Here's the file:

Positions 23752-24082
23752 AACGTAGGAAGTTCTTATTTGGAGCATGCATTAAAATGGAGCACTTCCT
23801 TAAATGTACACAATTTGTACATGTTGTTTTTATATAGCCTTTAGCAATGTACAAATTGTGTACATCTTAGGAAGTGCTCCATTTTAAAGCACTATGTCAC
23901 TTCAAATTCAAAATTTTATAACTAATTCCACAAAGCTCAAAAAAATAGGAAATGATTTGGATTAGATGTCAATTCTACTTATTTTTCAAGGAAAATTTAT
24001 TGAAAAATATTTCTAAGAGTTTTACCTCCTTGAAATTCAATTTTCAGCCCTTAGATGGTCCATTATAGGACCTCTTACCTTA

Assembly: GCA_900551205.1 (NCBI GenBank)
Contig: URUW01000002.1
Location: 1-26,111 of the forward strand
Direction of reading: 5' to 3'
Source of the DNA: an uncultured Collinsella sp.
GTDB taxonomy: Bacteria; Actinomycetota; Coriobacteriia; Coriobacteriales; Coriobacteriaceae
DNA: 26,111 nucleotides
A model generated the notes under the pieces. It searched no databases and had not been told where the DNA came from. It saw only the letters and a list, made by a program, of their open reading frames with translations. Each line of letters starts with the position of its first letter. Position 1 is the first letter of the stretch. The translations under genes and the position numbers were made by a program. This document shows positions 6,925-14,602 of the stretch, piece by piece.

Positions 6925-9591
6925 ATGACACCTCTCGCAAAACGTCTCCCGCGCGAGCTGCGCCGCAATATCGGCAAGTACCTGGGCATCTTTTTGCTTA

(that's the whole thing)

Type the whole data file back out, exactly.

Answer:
Positions 23752-24082
23752 AACGTAGGAAGTTCTTATTTGGAGCATGCATTAAAATGGAGCACTTCCT
23801 TAAATGTACACAATTTGTACATGTTGTTTTTATATAGCCTTTAGCAATGTACAAATTGTGTACATCTTAGGAAGTGCTCCATTTTAAAGCACTATGTCAC
23901 TTCAAATTCAAAATTTTATAACTAATTCCACAAAGCTCAAAAAAATAGGAAATGATTTGGATTAGATGTCAATTCTACTTATTTTTCAAGGAAAATTTAT
24001 TGAAAAATATTTCTAAGAGTTTTACCTCCTTGAAATTCAATTTTCAGCCCTTAGATGGTCCATTATAGGACCTCTTACCTTA

Assembly: GCA_900551205.1 (NCBI GenBank)
Contig: URUW01000002.1
Location: 1-26,111 of the forward strand
Direction of reading: 5' to 3'
Source of the DNA: an uncultured Collinsella sp.
GTDB taxonomy: Bacteria; Actinomycetota; Coriobacteriia; Coriobacteriales; Coriobacteriaceae
DNA: 26,111 nucleotides
A model generated the notes under the pieces. It searched no databases and had not been told where the DNA came from. It saw only the letters and a list, made by a program, of their open reading frames with translations. Each line of letters starts with the position of its first letter. Position 1 is the first letter of the stretch. The translations under genes and the position numbers were made by a program. This document shows positions 6,925-14,602 of the stretch, piece by piece.

Positions 6925-9591
6925 ATGACACCTCTCGCAAAACGTCTCCCGCGCGAGCTGCGCCGCAATATCGGCAAGTACCTGGGCATCTTTTTGCTTA